Anyone who has experienced a herniated disc knows just how painful the condition can be. Back pain caused by herniated discs can be anywhere from mild and slightly irritating to completely debilitating. Fortunately, there are treatments that do not require surgery. Transforaminal epidural steroid injections (TESIs) are among them.
Typical treatments for herniated discs begin with both over the counter (OTC) and prescription pain medications. OTC options are generally analgesics and anti-inflammatories. When doctors resort to prescription meds, patients are looking at neuropathic drugs, muscle relaxers, and maybe even opioid painkillers.
When medications and rest do not offer enough relief, a doctor might suggest surgery. Unfortunately, back surgery is all too common in the U.S. But there is an alternative in the TESI.
TESI is an injection therapy combining both a steroid anti-inflammatory and an anesthetic pain medication. It is also an outpatient procedure performed at a pain management doctor’s office. TESI is a therapy offered by Lone Star Pain Medicine in Weatherford, TX.
Lone Star doctors explain that the concept behind TESI is to reduce inflammation and block pain signals while the body heals itself. It doesn’t work for every patient who tries it. But when it does work, patients tend to report significant pain relief.
TESI’s pain-relieving strategy is rooted in the causes of pain from herniated discs. When a disc herniates, it protrudes from the space it is normally confined to. The herniation often results in the disk pressing on nearby nerves, thereby causing pain.
Herniated discs often resolve themselves, which is why doctors tend to recommend rest and pain medications. But traditional treatments do not always provide the desired relief. That is when TESI becomes a viable alternative.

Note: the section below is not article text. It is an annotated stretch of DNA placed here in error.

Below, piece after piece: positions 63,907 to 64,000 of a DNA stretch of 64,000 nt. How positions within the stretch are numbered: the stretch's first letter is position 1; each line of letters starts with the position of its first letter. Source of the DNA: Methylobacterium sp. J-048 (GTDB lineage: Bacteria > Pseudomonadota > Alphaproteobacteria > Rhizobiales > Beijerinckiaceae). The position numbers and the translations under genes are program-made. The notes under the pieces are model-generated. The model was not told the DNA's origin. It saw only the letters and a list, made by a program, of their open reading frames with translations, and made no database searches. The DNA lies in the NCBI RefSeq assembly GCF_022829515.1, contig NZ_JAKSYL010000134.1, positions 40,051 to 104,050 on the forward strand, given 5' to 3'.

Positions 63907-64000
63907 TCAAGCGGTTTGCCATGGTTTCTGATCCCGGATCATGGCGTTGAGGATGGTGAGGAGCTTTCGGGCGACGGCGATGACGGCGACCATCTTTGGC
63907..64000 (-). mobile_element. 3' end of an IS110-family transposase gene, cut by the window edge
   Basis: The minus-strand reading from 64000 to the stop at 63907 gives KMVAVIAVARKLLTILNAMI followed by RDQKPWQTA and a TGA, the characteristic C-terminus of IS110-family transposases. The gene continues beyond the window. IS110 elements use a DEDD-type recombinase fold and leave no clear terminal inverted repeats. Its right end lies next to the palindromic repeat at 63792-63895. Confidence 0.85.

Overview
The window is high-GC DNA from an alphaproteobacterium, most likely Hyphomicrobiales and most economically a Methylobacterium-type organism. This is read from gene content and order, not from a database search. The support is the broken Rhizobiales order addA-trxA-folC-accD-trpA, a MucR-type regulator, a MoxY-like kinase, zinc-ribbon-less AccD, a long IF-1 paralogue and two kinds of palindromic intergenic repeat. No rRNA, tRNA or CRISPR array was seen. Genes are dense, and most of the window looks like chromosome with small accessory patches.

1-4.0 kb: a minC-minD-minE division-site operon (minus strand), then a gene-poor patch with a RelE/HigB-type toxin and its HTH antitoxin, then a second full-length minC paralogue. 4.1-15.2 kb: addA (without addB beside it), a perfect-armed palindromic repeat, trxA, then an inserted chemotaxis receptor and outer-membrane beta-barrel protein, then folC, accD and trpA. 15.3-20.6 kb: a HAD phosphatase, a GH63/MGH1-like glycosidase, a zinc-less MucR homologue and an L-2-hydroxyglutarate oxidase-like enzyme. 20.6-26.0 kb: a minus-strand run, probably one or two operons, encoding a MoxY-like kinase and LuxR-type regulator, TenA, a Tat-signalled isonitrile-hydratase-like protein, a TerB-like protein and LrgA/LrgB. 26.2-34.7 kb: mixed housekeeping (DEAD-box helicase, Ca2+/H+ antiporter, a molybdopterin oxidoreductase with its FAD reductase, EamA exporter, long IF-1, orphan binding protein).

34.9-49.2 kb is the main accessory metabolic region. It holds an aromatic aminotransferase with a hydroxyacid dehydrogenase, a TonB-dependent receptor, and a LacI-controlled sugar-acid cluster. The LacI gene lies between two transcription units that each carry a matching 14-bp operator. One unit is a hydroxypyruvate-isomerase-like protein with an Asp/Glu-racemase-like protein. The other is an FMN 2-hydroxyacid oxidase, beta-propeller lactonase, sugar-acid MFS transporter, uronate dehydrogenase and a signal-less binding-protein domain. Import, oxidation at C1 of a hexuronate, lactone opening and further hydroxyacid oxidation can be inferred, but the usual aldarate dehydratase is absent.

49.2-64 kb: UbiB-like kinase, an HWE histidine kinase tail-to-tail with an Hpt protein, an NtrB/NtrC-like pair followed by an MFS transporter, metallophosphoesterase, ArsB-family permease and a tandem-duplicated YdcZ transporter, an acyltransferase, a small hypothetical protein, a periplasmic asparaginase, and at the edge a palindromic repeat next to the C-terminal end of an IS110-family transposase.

TESI is a pretty basic procedure from the doctor’s perspective. The goal is to locate the exact site of the pain so that signals sent to the brain can be blocked. This is accomplished with the use of fluoroscopy. Do not let the name scare you. Fluoroscopy is a quite common procedure and one that has been in use for years.
To begin, the patient lies on an exam table with a pillow under the stomach. The skin is numbed with a local anesthetic, then a needle is inserted through the skin and directed toward the herniated disc. Doctors use a fluoroscope to guide needle placement with the goal of injecting the medication exactly where it is needed.
A dye is injected before the medication. Its purpose is to fine-tune the needle location to ensure medication goes to the right spot. When the doctor is satisfied with needle placement, a combination of corticosteroids and pain medication is injected.
In many cases, patients experience immediate relief from their back pain despite experiencing pain from the injection itself. Injection pain can continue for several days after the therapy. It goes away in due time.
Other patients do not experience immediate back pain relief. Their pain may continue for a couple of days until the inflammation has subsided sufficiently. Once the information goes down, pressure on the nerve is relieved and pain diminishes.
One last thing to note is that TESI rarely offers permanent pain relief. Patients generally receive injections 3 to 6 times per year to maintain ongoing pain relief. But as an alternative to invasive surgery, TESI is certainly a viable option.
Herniated discs can be extremely painful. When rest and pain medications do not offer enough relief and surgery is off the table, TESI is an alternative patients should think about. It is safe, effective, and minimally invasive.